Have you ever wished for a reading comprehension program that encourages higher order thinking skills? Questions that require deep thinking, inference and opinion? Questions based on “living” literature selections rather than dry paragraphs? All of this in assignments that can be completed in a lesson or two? Not to mention, reading comprehension available for children as old as 9th grade?
I’ve had the pleasure of reviewing levels 4 and 5 of the Jacob’s Ladder Reading Comprehension Program, which covers all the bases above!
Each of the books consists of 20 lessons divided into three chapters.
- Chapter 1 focuses on Short Stories – like The Celebrated Jumping Frog of Calaveras County, The Gift of the Magi and The Tell-Tale Heart.
- Chapter 2 focuses on Poetry – like Stopping by Woods on a Snowy Evening, Ulysses, and Not They Who Soar.
- Chapter 3 focuses on Biographies – like Emily Dickinson, Marie Curie and Harriet Tubman.
For each lesson, your child must read the 1-7 page literature selection then work “up the ladder” to complete questions or activities. The reason the program is titled “Jacob’s Ladder” is because nine different activities are suggested as follow-up to the reading. The activities are written on a pictoral ladder. The lower the question or activity is on the ladder, the lower the thinking skill; the higher the question or activity is on the ladder, the higher the thinking skill. You may choose to assign as few or as many of the activities as you like.
The thinking skills are divided into six types of skill content.
- Ladder A focuses on prediction skills. These activities will include sequencing, cause and effect, and consequences and implications.
- Ladder B focuses on deductive reasoning skills. Activities include recalling details, classification and generalization.
- Ladder C focuses on literary analysis skills. Activities include identifying literary elements, making inferences and determining themes or central ideas.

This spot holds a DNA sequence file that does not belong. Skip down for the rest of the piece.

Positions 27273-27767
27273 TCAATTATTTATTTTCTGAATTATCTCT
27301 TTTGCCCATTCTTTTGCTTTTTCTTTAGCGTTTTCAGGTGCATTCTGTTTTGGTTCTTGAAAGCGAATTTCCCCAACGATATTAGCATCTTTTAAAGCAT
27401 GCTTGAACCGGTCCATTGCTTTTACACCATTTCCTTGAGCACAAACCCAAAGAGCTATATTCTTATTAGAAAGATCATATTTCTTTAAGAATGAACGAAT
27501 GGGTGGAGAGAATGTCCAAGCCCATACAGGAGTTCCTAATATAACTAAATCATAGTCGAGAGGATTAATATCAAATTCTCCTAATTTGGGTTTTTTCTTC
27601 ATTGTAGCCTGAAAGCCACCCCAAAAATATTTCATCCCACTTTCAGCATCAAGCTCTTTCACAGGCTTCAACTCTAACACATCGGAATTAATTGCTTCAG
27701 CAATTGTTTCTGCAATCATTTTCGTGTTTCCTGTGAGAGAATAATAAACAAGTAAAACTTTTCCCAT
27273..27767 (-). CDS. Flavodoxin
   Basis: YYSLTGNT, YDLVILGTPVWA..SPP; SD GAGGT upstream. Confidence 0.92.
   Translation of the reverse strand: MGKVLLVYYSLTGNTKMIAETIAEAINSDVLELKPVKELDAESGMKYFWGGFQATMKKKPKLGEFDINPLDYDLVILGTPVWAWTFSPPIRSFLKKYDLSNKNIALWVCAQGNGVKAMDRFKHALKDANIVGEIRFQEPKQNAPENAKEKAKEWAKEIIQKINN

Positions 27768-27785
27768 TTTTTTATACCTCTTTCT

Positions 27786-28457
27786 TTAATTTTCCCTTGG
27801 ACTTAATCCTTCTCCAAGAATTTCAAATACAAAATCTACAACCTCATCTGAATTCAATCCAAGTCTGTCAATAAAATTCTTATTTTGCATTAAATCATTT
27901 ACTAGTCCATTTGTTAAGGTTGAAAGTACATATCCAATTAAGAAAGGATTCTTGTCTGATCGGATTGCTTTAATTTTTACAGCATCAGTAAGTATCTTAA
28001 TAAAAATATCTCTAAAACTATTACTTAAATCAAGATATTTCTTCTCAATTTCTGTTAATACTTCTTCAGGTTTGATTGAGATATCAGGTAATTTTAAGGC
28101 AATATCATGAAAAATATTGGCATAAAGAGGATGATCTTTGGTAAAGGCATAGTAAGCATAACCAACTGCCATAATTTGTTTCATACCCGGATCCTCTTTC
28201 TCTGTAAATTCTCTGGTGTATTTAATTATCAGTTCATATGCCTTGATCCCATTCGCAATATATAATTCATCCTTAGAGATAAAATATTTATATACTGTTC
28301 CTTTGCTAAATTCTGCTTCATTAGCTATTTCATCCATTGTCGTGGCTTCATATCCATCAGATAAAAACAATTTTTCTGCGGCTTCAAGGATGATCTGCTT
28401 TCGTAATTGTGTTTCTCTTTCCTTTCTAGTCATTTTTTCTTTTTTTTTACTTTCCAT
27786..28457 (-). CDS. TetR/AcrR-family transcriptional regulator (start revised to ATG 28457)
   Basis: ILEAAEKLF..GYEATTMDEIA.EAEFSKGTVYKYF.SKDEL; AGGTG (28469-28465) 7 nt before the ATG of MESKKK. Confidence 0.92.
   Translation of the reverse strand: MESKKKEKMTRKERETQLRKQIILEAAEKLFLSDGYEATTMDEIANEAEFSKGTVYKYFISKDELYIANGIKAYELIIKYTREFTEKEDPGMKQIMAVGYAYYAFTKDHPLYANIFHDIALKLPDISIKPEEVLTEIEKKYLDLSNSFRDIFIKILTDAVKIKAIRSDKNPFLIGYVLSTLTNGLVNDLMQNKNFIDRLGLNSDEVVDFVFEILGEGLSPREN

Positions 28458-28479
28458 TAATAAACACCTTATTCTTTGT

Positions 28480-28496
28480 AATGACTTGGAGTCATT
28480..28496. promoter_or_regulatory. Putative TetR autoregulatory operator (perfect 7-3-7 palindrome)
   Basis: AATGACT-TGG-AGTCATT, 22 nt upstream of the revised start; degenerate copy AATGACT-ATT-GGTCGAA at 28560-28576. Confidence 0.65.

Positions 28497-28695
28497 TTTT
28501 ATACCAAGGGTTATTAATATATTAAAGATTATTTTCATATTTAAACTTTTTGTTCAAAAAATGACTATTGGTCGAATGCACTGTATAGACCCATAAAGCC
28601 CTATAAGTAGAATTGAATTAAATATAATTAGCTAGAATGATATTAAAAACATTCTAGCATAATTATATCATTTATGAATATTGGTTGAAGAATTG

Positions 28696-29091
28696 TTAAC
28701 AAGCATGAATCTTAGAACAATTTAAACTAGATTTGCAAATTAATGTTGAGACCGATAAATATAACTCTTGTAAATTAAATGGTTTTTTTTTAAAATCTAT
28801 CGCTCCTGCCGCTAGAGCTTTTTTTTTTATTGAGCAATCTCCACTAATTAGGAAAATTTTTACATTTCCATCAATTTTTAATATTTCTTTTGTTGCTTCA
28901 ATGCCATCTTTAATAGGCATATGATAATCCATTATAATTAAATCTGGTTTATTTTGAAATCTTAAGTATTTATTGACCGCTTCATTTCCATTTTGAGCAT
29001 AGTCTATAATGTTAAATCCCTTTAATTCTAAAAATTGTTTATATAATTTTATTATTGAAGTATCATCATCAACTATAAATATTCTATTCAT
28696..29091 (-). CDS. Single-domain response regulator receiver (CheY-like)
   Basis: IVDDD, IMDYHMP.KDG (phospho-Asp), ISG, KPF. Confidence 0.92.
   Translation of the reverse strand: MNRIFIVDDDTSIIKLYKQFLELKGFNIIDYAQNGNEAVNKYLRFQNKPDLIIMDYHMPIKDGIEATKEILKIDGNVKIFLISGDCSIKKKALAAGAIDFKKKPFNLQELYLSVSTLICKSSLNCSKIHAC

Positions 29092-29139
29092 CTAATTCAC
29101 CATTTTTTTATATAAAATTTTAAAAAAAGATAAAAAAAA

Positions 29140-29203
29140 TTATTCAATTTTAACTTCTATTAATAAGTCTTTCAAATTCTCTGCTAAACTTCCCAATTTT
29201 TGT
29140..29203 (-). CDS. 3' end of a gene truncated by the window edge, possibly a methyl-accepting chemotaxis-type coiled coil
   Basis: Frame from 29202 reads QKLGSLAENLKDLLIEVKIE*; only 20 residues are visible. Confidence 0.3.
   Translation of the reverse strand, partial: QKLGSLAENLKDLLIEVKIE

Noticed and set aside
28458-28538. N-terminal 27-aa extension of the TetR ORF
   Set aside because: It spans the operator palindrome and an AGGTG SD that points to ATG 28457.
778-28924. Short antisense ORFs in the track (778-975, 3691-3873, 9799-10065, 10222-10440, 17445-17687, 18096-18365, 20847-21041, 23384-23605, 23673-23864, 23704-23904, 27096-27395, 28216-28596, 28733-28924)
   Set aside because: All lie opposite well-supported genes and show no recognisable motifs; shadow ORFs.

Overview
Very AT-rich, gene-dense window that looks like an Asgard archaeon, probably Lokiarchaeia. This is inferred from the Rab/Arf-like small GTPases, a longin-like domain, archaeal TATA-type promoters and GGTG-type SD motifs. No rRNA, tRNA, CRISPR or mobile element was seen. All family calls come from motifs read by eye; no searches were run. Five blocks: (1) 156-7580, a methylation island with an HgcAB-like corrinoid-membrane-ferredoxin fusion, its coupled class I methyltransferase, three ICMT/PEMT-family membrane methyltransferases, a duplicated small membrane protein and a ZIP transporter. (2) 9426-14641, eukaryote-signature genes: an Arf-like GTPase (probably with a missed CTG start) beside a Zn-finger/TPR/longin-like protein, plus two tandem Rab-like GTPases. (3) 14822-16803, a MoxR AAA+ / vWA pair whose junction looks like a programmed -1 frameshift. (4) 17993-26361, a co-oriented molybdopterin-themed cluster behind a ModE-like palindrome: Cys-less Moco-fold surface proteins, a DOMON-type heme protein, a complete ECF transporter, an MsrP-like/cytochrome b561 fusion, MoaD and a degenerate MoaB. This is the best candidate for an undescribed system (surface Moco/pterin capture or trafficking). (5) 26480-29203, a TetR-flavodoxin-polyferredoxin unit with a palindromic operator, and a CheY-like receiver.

- Ladder D focuses on the skill of creating new materials based on information in the reading. Activities include paraphrasing, summarizing and creating own materials.
- Ladder E focuses on the skill of emotional development. Activities include understanding emotion, expressing emotion and using emotion.
- Ladder F focuses on the skill of metacognition. Activities include planning and goal setting, monitoring and assessing, and reflecting.
The nine activities offered for each reading lesson include a mixture of the various skills. As I mentioned before, you can choose to assign as few or as many of the activities as you like. You may also decide to allow your child to choose one or more of the activities herself. Depending on how many activities you require, the lessons can last as long as 30-45 minutes one day or 30-45 minutes/day for a week or more. Several of the lesson ideas lend themselves to co-operative learning, too, if you’d like to allow your children to work together occasionally.
The books are published by Prufrock Press, a publisher of materials for gifted children. While these books are certainly appropriate for gifted children, they will serve homeschoolers well, too! Anyone who has a good reader that needs to take comprehension to the next level will love Jacob’s Ladder. While the books are on the expensive side at $39.95 each, they provide wonderfully in-depth reading lessons that are sure grow to your child’s higher order thinking skills.
-Written by Cindy, an eclectically Charlotte Mason mom of 3 living in Central KY. You can find her blogging at Our Journey Westward and find her NaturExplorers studies and other creative homeschooling helps at Shining Dawn Books.
-Cindy received the Jacob’s Ladder books as compensation for her honest review.